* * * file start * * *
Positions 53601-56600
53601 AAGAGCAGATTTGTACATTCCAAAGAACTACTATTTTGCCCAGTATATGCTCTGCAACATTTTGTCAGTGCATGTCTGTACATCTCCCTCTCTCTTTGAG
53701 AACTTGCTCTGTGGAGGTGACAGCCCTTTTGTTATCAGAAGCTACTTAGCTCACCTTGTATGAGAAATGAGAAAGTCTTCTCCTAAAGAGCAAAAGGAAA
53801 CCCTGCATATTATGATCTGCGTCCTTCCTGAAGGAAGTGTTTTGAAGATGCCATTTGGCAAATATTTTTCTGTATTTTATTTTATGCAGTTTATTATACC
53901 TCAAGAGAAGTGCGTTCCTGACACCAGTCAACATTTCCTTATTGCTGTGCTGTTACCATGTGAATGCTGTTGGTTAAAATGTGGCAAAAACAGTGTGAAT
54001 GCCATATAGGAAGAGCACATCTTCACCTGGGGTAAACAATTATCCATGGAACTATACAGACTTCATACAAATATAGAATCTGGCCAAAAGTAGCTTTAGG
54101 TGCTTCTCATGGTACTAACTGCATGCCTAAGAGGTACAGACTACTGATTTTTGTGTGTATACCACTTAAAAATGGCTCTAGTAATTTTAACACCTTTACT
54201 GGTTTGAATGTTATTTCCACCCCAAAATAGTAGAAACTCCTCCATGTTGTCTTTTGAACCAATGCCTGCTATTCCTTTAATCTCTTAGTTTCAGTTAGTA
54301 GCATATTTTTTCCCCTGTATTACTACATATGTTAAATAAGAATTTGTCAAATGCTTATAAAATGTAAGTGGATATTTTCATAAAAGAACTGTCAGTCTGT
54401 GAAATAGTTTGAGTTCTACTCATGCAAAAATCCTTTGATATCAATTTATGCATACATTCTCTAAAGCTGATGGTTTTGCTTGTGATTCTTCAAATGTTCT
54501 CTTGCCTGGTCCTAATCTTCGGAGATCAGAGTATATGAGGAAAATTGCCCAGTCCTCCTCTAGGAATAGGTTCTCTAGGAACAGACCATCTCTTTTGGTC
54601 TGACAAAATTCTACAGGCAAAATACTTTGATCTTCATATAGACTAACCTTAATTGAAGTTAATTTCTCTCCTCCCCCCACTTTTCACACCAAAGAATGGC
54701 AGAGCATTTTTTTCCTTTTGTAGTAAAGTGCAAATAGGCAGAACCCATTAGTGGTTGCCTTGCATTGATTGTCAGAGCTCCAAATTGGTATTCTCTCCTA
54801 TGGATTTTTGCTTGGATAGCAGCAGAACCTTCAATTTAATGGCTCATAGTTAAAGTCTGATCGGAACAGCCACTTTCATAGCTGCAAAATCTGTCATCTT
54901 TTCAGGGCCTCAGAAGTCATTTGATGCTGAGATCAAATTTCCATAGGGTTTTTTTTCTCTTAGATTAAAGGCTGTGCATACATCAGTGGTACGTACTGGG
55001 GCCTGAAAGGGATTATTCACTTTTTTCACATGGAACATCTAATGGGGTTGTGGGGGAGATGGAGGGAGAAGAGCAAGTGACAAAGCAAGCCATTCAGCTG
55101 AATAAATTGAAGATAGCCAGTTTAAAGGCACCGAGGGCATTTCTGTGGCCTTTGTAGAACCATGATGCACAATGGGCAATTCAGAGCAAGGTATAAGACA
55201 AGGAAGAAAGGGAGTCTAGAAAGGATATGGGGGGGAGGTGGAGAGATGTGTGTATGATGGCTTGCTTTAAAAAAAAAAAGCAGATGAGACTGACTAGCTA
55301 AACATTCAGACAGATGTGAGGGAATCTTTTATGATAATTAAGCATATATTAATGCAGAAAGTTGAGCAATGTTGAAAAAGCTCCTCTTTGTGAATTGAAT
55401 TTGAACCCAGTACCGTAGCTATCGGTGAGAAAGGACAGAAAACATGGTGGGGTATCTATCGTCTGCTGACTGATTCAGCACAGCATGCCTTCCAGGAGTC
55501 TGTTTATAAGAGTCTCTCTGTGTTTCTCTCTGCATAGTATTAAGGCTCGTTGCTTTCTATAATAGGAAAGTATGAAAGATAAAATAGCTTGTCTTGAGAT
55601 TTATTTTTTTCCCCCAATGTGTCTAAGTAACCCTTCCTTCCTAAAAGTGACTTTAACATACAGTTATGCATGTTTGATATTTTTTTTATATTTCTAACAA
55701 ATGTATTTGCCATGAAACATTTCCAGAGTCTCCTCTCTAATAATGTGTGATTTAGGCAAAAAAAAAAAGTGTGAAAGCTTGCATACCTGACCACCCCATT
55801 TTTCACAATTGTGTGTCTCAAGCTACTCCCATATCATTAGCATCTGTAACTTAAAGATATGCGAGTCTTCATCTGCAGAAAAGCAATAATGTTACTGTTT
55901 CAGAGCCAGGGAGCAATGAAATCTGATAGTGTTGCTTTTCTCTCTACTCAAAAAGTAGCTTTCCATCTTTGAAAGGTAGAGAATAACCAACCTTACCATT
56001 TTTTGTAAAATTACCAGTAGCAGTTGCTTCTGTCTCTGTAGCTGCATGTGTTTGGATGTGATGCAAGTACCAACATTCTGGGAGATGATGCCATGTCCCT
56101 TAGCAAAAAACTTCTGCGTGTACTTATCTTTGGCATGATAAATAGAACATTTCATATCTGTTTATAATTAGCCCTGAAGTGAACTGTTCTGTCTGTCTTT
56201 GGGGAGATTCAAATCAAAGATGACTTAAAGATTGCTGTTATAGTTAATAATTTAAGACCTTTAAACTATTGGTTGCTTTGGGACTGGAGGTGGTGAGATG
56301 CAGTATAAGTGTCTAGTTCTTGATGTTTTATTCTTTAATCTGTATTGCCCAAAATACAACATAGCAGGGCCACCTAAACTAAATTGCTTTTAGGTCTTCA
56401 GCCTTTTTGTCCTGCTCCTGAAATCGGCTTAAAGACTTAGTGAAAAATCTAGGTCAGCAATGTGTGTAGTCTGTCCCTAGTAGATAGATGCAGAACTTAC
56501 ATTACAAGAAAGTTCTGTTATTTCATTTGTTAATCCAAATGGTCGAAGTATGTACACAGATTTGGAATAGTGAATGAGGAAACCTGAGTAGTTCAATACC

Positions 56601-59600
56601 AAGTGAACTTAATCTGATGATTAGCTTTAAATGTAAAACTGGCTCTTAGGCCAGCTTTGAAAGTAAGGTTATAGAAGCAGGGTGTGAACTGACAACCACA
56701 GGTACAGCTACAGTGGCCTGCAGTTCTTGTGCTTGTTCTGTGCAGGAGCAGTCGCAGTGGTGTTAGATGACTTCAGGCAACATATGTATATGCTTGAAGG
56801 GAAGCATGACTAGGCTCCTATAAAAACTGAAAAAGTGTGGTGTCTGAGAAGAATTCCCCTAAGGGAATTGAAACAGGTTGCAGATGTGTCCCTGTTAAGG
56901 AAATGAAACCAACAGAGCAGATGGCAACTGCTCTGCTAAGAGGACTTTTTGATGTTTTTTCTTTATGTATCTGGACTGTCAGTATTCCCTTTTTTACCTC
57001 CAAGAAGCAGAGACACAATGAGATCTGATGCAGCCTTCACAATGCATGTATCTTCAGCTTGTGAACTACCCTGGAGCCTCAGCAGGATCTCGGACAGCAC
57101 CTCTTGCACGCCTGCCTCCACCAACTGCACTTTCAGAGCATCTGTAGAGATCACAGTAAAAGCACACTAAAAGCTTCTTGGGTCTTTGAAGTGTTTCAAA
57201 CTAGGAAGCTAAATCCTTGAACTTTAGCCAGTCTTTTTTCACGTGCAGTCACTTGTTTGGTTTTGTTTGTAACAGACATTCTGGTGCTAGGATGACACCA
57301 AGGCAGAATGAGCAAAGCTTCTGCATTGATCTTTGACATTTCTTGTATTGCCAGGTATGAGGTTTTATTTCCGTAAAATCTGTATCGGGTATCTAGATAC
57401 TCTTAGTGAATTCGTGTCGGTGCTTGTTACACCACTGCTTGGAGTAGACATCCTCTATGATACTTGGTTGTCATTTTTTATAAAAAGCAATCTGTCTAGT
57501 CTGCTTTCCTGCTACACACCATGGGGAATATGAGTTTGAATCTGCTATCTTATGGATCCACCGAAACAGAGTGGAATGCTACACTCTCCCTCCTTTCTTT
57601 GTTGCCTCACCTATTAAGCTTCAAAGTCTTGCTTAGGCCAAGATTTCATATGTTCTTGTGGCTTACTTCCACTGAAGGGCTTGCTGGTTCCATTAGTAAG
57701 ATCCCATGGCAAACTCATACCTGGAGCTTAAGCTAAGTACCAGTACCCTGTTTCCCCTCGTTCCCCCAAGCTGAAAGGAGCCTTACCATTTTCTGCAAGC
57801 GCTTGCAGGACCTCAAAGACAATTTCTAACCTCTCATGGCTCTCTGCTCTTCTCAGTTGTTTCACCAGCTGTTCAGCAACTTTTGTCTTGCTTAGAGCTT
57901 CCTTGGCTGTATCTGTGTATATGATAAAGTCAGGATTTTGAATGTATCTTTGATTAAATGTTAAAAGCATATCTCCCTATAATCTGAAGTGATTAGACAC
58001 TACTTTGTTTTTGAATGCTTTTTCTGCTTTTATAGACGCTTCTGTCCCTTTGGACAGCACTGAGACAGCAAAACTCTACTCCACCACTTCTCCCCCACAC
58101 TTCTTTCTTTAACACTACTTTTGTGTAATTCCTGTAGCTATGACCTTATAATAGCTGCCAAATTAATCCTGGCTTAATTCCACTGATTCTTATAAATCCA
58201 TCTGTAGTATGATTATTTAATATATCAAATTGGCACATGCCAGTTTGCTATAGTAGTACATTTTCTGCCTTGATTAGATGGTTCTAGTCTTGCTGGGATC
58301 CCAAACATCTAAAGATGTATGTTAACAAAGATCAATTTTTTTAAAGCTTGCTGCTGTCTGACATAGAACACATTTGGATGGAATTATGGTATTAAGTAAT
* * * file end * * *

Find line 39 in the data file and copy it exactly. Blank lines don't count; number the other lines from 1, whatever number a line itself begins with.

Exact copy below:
57201 CTAGGAAGCTAAATCCTTGAACTTTAGCCAGTCTTTTTTCACGTGCAGTCACTTGTTTGGTTTTGTTTGTAACAGACATTCTGGTGCTAGGATGACACCA